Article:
A simple but well-known example illustrates this issue. Suppose you invent a new chair and bring it to your contract manufacturer. They in turn suggest adding rockers to the legs. Who owns the rocking chair idea? The supplier might argue it is theirs, whereas you will argue that it is derived from your chair idea and therefore you should own it. Further, lack of consideration for this issue at the outset could not only complicate your relationship with the manufacturer, it could also complicate your ability to obtain patent protection for one or more of your products (or product features). To avoid such confusion, consider including a section in your manufacturing contract that outlines the ownership of each product or any product improvement. For example, a contract could specify that your company owns all of the rights to the product, including improvement rights. Alternatively, there could be shared ownership between your company and the manufacturer regarding any improvements of the product.

Whatever ownership you end up agreeing upon, also consider including contract provisions that include obligations to assign any pertinent ownership rights. For example, if the ownership of the product, including any improvements, belongs to your company alone, your contract terms should require that the manufacturer and any employees working for the manufacturer be obligated to assign their rights to the product or product improvements to your company. Under this example, should you decide to seek patent protection, you would be able to list your company as the applicant for the patent (in other words, as owner of the product via an obligation to assign) and make all patent-related decisions.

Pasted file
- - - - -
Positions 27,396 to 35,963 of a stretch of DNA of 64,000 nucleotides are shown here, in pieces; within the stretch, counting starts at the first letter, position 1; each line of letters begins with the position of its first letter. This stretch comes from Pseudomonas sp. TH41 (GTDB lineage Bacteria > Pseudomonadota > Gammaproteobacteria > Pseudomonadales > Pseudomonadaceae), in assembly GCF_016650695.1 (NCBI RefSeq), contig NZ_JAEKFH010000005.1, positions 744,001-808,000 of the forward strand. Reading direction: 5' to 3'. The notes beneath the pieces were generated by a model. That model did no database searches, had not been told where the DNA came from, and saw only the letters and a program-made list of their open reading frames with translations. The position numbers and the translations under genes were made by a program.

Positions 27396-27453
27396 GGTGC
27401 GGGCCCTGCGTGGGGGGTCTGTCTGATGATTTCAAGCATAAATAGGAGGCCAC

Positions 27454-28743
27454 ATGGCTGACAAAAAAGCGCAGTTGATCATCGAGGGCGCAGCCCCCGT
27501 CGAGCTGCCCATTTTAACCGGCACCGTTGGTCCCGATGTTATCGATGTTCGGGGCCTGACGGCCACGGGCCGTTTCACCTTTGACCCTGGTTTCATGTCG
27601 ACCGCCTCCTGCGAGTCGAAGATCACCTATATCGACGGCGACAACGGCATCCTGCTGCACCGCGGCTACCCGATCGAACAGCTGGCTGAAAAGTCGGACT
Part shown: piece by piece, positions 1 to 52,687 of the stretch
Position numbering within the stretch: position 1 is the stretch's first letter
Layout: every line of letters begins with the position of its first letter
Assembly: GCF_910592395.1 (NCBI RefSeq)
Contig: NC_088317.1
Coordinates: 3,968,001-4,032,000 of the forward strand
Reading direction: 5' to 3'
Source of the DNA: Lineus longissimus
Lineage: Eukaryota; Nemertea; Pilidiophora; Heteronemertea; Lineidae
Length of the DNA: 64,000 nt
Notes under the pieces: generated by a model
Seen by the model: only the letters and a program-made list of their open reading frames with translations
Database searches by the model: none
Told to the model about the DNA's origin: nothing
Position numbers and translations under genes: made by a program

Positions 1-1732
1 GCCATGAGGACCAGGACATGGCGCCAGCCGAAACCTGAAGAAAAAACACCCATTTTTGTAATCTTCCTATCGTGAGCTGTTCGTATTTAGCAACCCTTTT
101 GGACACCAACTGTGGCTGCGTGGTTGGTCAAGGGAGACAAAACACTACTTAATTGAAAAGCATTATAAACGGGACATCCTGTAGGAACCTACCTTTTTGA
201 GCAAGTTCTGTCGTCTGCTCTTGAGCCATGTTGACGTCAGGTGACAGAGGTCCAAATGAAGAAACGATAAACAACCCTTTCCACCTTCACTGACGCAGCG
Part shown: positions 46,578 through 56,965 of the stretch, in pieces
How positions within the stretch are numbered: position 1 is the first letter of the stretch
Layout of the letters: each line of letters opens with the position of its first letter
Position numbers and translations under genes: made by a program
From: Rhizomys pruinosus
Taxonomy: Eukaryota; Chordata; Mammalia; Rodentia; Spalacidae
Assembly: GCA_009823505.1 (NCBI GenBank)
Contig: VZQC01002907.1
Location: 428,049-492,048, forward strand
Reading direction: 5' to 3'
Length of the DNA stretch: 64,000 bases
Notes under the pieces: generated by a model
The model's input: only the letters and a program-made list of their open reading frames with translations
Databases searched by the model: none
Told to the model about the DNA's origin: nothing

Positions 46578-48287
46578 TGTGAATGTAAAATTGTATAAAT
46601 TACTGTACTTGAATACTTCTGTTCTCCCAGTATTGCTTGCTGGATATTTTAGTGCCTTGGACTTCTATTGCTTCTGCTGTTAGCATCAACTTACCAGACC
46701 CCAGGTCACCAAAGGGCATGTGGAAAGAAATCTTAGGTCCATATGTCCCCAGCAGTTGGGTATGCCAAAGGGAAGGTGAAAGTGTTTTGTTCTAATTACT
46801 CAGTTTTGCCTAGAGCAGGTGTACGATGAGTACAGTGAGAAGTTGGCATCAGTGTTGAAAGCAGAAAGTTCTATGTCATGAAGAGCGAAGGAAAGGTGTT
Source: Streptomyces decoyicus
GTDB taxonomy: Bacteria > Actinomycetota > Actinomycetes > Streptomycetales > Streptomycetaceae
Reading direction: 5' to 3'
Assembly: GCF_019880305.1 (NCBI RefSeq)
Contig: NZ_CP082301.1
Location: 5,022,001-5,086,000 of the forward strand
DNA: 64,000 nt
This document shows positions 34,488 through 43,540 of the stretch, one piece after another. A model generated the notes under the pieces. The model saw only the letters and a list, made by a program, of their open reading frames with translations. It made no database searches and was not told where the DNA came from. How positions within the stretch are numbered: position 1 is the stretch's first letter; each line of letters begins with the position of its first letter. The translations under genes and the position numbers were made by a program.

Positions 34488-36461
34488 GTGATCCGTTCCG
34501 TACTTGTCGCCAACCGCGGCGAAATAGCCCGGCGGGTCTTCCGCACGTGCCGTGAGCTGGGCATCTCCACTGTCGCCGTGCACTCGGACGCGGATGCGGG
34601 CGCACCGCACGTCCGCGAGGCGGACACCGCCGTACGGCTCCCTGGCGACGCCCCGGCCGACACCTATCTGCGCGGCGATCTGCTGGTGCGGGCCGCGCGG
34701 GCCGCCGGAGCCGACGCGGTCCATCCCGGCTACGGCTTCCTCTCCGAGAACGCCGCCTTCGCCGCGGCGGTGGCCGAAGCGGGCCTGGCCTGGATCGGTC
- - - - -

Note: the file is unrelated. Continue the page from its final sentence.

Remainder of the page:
3.) When to seek patent protection

Securing patent protection to cover your products is one way to protect your investment. For example, a patent may be used to deter or even stop a competitor from entering the marketplace with a product having the inventive features you developed. You may file utility patents to cover the functionality of your product or design patents to cover the appearance of your product. For robust protection, you may even consider obtaining both utility and design patents, or perhaps more than one of each type of patent. For example, you may try to get patents to cover the appearance and functionality of the entire device and also to cover a particular inventive feature of the product. However, your activities during both development and production of your device (for example, outsourcing) may affect your ability to obtain patent protection in the US and internationally. As such, the timing for applying for patent protection is important.

Under current US patent law—that is, since the America Invents Act (AIA) went into effect in 2012—you are entitled to a patent if your invention is not “in public use, on sale, or otherwise available to the public” before you file your patent application. As mentioned above, since disclosures to a potential manufacturer may be considered public disclosures, you may consider using a confidentiality agreement or filing for IP protection before any such meeting.

With respect to the manufacturing agreement itself, the law had been unfavorable to innovators. Under prior US case law, a manufacturing contract was considered a “sale” of the invention. Fortunately, a recent ruling of the Court of Appeals for the Federal Circuit held that a contract for manufacturing is not considered a public sale of the invention per se, and an innovator’s ability to protect their idea after entering into the manufacturing contract is preserved.

Although this ruling is helpful, you may consider filing for patent protection before engaging in a manufacturing contract to minimize risks. Of course, since the product can change during the manufacturing stage, one path to patent protection may be to file a provisional application before engaging in a manufacturing contract, and thereafter filing a non-provisional application including any additions or changes to the product that may have arisen during manufacturing.

With a full appreciation of these and other issues, you will be well on your way to engaging with partners to manufacture your product innovations—without losing out on the patent protection you deserve.